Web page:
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Examples:

We can help ensure future shoppers complete their purchase.

vs

We can help ensure future shoppers complete their purchases.

Another:

The new law mandates city bikers wear a helmet.

vs.

The new law mandates city bikers wear helmets.

I believe I was taught that the pluralization of the subject must match the pluralization of the object. So, "mandates city bikers wear a helmet" would be incorrect, since it would technically imply those bikers were collectively wearing a single helmet. If we really wanted to use "a helmet", we could say "The new law mandates every city biker wear a helmet", since every singularizes biker.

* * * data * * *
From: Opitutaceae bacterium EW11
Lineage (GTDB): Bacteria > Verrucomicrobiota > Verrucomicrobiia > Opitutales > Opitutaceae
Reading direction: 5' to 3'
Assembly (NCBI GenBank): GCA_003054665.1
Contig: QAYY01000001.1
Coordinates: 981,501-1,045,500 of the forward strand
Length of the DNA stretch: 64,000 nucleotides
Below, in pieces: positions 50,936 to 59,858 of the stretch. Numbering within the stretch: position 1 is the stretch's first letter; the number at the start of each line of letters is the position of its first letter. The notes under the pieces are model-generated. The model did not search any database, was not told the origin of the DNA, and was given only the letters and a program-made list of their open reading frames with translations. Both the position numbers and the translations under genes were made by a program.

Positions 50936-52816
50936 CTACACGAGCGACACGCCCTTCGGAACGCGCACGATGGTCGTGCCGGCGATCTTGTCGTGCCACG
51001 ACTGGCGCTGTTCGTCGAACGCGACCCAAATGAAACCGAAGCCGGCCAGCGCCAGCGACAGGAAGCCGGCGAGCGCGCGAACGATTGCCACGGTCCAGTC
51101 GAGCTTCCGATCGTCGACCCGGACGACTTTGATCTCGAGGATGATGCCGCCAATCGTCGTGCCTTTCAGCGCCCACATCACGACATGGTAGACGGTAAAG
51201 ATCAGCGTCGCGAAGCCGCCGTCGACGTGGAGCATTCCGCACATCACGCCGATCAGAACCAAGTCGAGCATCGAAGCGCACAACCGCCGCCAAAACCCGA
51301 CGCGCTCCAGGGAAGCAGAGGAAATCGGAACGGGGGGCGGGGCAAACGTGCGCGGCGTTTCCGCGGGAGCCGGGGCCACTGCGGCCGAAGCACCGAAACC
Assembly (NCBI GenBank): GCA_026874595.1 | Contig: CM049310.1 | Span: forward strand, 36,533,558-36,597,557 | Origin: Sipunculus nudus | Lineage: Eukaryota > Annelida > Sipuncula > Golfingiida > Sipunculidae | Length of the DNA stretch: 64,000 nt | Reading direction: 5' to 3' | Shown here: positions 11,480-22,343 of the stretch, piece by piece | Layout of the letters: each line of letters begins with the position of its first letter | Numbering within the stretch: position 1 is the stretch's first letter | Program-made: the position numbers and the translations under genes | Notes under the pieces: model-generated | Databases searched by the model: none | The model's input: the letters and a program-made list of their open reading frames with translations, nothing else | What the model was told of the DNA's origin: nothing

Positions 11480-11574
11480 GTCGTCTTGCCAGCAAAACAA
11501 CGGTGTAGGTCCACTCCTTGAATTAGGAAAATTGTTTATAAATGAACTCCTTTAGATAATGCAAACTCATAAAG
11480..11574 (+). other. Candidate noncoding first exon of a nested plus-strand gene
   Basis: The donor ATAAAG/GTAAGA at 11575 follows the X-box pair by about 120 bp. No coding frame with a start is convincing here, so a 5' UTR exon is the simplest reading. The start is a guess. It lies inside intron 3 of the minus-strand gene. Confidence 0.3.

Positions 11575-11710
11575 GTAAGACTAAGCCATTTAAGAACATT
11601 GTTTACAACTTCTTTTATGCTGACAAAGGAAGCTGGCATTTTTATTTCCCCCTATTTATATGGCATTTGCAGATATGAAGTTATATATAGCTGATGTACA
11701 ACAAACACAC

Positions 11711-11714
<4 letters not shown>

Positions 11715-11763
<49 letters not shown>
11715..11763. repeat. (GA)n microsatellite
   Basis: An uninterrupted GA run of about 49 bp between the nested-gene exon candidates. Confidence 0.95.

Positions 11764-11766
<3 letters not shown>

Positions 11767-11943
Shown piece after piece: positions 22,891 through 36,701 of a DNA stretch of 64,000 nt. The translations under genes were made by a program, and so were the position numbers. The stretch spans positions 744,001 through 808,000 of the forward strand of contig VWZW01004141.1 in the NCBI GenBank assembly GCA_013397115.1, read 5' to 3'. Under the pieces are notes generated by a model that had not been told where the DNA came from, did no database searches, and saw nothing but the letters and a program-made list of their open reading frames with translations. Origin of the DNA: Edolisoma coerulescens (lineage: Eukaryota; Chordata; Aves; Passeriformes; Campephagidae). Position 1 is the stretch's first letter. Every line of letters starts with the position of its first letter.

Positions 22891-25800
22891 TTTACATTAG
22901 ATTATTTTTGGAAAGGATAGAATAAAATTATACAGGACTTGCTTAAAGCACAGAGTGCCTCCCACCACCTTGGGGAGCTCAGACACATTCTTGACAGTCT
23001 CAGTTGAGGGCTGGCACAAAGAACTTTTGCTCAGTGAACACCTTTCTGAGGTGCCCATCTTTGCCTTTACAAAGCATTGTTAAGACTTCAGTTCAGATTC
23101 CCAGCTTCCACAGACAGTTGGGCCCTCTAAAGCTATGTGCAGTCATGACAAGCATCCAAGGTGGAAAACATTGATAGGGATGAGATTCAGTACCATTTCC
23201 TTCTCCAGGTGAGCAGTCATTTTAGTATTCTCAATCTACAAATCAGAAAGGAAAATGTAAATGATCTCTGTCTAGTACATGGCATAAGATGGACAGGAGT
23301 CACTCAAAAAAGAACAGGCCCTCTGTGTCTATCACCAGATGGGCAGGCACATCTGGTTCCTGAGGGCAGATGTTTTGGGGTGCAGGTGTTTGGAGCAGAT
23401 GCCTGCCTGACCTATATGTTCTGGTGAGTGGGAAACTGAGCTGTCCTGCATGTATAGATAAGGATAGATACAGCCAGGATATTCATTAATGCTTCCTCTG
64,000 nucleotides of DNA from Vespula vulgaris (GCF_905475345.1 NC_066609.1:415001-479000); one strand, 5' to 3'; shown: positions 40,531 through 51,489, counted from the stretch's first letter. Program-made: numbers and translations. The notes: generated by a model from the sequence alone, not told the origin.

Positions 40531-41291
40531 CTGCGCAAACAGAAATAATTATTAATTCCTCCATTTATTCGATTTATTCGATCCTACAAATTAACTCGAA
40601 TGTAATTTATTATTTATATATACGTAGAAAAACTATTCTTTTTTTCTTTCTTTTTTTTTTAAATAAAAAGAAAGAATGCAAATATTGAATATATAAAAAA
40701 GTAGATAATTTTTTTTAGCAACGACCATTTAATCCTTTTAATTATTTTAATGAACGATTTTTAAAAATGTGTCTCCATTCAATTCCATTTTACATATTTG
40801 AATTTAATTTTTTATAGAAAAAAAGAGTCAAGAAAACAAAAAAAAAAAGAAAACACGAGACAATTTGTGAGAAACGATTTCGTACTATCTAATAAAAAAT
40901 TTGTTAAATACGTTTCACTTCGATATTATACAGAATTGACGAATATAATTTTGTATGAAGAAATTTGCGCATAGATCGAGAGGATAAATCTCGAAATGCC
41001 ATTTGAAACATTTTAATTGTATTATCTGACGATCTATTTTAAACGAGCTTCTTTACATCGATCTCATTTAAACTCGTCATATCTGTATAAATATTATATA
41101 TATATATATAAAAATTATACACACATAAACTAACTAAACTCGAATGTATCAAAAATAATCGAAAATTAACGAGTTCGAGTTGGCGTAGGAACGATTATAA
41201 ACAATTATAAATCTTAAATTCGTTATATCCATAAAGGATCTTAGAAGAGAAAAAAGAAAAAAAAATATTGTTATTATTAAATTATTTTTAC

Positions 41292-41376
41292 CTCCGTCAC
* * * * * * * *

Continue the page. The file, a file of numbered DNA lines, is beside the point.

But, common usage would imply both are correct. What's the proper form here?

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    A shopper might make one or more purchases, but a biker will only wear one helmet. So the first pair of examples about shoppers can be either, but the second about bikers might be arguable. – Weather Vane Jan 20 '20 at 17:51
  • Why don't you regard the option "The new law mandates city bikers to wear their helmets"/"The new law mandates that city bikers wear their helmets"? – Victor B. Jan 20 '20 at 18:17
  • Related post – Victor B. Jan 20 '20 at 18:22

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